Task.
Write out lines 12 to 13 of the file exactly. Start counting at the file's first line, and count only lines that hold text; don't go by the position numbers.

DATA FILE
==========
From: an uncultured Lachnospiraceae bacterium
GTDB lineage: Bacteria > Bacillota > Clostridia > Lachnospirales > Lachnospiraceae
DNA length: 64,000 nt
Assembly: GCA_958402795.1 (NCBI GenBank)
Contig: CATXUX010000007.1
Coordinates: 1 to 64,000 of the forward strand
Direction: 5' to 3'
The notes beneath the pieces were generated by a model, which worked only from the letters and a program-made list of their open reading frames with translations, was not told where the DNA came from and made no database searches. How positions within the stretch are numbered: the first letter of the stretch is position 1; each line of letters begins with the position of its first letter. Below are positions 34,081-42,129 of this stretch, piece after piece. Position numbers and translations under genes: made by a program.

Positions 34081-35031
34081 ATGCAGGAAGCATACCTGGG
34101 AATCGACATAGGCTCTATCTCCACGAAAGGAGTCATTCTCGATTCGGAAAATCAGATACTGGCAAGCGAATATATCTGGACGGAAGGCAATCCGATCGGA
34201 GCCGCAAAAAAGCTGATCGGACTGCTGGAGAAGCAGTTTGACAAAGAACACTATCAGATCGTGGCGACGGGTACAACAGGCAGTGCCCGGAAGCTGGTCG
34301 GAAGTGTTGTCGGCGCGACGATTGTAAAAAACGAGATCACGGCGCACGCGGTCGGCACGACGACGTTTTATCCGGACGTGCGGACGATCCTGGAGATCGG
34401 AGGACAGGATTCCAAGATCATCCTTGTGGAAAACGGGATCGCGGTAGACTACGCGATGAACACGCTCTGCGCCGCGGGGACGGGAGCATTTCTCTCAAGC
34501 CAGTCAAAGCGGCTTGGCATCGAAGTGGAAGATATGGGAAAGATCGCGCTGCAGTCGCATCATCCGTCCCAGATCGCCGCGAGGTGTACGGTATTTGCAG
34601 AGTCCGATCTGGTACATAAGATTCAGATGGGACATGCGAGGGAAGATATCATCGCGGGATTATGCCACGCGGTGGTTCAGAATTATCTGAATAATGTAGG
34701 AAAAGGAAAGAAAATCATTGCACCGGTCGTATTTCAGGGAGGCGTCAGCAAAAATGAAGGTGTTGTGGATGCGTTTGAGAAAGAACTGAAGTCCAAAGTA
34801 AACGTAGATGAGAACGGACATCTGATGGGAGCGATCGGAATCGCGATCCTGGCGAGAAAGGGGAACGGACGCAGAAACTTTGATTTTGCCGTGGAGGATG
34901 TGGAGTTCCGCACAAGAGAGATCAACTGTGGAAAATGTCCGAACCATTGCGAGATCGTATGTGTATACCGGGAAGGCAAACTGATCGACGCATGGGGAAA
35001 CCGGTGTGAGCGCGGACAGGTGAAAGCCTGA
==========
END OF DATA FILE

34201 GCCGCAAAAAAGCTGATCGGACTGCTGGAGAAGCAGTTTGACAAAGAACACTATCAGATCGTGGCGACGGGTACAACAGGCAGTGCCCGGAAGCTGGTCG
34301 GAAGTGTTGTCGGCGCGACGATTGTAAAAAACGAGATCACGGCGCACGCGGTCGGCACGACGACGTTTTATCCGGACGTGCGGACGATCCTGGAGATCGG